Going into the clubhouse and asking a manager who just lost the World Series if he is coming back next year is kinda like asking the widow at a funeral if she plans on remarrying. So it was understandable that Jim Leyland was not ready to talk about that stuff on Sunday night. Give it a day, though:
The decision has been made.
Indications are that Jim Leyland is coming back for an eighth year of managing the Tigers and that the club could make the announcement as early as today.
That’s Tom Gage of the Detroit News with the story. UPDATE: It’s official.
It makes sense. This will be a substantially similar team coming back next season and there is no better person than Leyland to manage it.
Leyland has bee at the helm for seven years. He’s 607-528 with two pennants and two division titles under his belt with the Tigers. You have to figure he’ll have this job as long as the Cabrera-Verlander-Fielder core is in tact and competitive.
As first reported by FOX Sports’ Ken Rosenthal, the Rockies have decided to bring back manager Walt Weiss for the 2016 season — the final year of a three-year deal he signed after his debut season in 2013.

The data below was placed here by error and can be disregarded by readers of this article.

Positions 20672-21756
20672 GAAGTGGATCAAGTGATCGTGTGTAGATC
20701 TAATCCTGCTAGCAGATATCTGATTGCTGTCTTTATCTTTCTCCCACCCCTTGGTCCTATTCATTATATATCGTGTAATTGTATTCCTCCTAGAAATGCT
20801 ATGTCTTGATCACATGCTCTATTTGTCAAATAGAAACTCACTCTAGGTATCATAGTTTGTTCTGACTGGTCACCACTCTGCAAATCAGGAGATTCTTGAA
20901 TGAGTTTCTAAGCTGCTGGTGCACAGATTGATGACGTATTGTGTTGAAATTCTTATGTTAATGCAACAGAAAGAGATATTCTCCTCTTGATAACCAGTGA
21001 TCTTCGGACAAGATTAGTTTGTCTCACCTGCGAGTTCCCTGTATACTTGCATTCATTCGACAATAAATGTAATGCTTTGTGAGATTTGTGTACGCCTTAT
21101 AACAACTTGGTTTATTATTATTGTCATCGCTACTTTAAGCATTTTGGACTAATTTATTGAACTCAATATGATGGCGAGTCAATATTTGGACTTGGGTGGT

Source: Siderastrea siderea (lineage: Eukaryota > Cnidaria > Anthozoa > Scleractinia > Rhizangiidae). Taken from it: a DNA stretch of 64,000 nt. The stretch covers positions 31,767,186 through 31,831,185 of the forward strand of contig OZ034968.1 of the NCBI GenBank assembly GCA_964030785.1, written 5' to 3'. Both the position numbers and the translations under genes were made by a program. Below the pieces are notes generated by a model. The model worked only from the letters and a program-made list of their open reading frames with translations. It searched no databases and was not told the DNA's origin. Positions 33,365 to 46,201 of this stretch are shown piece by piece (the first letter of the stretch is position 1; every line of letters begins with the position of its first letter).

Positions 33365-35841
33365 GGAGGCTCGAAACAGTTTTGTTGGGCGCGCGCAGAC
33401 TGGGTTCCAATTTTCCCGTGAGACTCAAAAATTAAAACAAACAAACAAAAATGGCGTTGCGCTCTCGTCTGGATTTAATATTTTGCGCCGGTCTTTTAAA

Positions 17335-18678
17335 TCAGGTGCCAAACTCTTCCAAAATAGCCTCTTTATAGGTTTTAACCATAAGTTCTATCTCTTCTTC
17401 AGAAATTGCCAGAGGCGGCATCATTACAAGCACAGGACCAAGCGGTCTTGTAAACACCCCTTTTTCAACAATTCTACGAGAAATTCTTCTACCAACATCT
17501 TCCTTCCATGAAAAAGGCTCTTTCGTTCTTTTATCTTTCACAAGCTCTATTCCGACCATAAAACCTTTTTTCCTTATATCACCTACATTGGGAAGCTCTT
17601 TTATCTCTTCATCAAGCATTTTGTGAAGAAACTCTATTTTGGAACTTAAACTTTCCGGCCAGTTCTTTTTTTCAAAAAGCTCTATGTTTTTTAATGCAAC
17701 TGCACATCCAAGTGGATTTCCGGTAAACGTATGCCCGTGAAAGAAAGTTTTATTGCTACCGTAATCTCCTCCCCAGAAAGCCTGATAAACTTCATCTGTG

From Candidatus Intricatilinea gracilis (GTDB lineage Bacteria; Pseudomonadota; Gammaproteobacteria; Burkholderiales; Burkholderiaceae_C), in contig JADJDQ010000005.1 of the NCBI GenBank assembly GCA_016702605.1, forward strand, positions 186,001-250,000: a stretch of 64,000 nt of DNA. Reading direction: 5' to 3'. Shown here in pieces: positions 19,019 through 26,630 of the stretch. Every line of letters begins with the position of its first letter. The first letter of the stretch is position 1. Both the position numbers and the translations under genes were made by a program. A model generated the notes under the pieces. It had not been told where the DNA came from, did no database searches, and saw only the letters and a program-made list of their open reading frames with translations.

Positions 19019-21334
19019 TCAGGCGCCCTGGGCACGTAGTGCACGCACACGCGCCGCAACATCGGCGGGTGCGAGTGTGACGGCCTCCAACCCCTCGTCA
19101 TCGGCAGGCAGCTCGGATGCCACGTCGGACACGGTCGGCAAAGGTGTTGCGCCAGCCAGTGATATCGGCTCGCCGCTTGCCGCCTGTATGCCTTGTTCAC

Weiss carries a rough 208-278 managerial record through his first three years at the helm for Colorado, but it’s not like the rosters he’s been managing have been built to win.
The biggest need for the Rockies this winter is pitching — both starters and relievers — and general manager Jeff Bridich is also being retained for the 2016 season to try to find some.
Colorado’s starters and relievers combined for a 5.04 ERA in 2015, worst in MLB.
Colorado’s offense produced 737 runs, ranking fifth in the major leagues.
Houston got on the board first in Tuesday night’s American League Wild Card Game at Yankee Stadium when Colby Rasmus led off the top of the second inning with a solo home run to deep right field against Masahiro Tanaka.
It was the first career postseason homer for Rasmus, whose only other postseason experience came in 2009 with St. Louis. He slugged 25 home runs during the 2015 regular season and will be looking to cash in as a free agent whenever the Astros’ postseason runs come to an end. A big October (and perhaps early November) would obviously help that.
Tanaka retired the next two batters after the Rasmus bomb, but he gave up a single and two walks to load the bases before eventually inducing an inning-ending fielder’s choice groundout from Jose Altuve. Tanaka’s shakiness extended into the third and fourth innings, with Carlos Gomez adding a solo shot to left field in the top of the fourth.
Houston leads 2-0 heading into the bottom of the fifth. Astros starter Dallas Keuchel has looked sharp on three days of rest, tallying five strikeouts through four scoreless frames.